1. Why Take Them Out – Framing major reasons for homeschooling, including the limitations of schools, the wish of parents to take full responsibility for their children, and acknowledging the full civil rights of children
2. Common Objections to Homeschooling – Providing responses to major objections to homeschooling, including the areas of socialization, embracing diversity, the dangers of “unqualified” teachers, logistics, and how children manage to learn what they need
3. Politics of Unschooling – Responding to more societal issues raised by homeschooling, including issues of economic privilege, poverty, and giving all people in society access to an equally good education
4. Getting Them Out – Addressing legal and logistical issues that parents may encounter pulling their kids out of school
5. Homeschoolers at Work – Giving examples of what a kid’s unschooling curriculum might look like
6. Living with Children – Exploring the nature and needs of children and new rules of engagement to acknowledge their inherent worth and dignity
7. Learning in the World – Addressing the reasons for and the logistics of giving kids access to as much of the real world as possible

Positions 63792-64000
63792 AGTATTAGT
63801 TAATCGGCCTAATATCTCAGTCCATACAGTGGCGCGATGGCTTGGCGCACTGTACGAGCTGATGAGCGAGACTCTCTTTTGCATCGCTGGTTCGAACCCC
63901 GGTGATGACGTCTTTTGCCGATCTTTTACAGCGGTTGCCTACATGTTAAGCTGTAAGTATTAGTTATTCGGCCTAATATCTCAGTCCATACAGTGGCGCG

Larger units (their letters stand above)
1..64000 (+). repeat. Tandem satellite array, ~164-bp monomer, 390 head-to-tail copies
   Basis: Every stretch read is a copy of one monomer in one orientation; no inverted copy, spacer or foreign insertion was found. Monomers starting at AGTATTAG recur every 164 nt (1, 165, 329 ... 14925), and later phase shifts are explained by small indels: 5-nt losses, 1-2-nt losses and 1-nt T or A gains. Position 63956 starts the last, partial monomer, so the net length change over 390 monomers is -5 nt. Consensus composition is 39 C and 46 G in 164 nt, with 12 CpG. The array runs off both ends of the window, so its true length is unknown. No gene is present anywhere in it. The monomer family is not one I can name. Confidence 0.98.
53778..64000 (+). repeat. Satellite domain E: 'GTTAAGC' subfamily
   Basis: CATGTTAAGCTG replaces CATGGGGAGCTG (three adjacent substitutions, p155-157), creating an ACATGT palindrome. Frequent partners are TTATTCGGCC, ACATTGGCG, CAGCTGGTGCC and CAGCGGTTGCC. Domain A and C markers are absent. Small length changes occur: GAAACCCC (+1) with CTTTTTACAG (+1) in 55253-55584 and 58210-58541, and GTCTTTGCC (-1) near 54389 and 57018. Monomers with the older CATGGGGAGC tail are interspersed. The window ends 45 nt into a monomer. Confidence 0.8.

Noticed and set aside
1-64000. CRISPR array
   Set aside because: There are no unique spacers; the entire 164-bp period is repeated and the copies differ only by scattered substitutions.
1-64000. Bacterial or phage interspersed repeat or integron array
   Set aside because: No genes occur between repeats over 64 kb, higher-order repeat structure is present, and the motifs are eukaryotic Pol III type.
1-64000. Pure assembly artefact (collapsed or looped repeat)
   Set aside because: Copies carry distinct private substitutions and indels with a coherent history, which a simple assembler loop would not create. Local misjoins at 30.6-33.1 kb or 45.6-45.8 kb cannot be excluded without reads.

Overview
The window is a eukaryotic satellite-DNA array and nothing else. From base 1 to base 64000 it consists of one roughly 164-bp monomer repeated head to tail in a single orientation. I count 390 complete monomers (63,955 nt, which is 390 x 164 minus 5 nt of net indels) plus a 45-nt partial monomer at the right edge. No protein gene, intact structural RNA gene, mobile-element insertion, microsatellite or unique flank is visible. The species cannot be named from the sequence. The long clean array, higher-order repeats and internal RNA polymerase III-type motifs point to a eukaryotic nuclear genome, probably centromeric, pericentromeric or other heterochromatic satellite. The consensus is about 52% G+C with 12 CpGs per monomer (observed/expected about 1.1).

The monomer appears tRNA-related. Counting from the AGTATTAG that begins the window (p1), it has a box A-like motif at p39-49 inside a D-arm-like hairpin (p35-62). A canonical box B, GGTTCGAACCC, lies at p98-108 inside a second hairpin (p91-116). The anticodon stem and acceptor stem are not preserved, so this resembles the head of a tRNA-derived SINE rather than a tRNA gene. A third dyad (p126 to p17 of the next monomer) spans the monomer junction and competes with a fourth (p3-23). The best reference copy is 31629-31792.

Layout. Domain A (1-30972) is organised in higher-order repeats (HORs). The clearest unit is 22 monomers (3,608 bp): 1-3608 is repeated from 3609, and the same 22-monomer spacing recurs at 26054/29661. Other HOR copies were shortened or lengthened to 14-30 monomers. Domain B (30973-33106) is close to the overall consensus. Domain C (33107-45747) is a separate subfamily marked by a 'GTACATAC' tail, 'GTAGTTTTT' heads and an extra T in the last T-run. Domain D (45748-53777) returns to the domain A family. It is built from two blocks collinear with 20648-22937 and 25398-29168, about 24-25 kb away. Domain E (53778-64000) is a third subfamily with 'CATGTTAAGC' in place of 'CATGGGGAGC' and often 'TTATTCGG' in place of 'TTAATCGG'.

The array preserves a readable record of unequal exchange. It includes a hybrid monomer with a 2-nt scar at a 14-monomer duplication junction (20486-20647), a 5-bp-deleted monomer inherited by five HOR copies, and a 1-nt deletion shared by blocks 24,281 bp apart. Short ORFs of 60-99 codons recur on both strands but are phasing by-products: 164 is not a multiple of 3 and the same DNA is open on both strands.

8. Living and Working Spaces – Thoughts on creating venues for homeschooled kids to come together for shared activities
9. Serious Play – Addressing the importance of giving kids the space and privacy to fantasize and play
10. Learning without Teaching – Addressing how kids naturally learn by doing, by wondering, by figuring things out, and often in the process resist teaching when well-meaning adults try to force it on them.
11. Learning Difficulties – How homeschooled kids and their parents best address learning difficulties and disabilities, and the important differences between the two
12. Children and Work – Addressing the need for a young person to find their calling rather than just get a good education and find a high-paying job
13. Homeschooling and the Courts – Looking at examples of court challenges to homeschooling and the legal arguments that have been used successfully to defend the practice
Holt made it clear that homeschooling should not be about parents simply replacing teachers directing their child’s learning process. His was the more radical notion that in order to homeschool successfully a parent needed to be able to have an authentic relationship with their child, more like a peer than a superior. In Chapter 2 he wrote…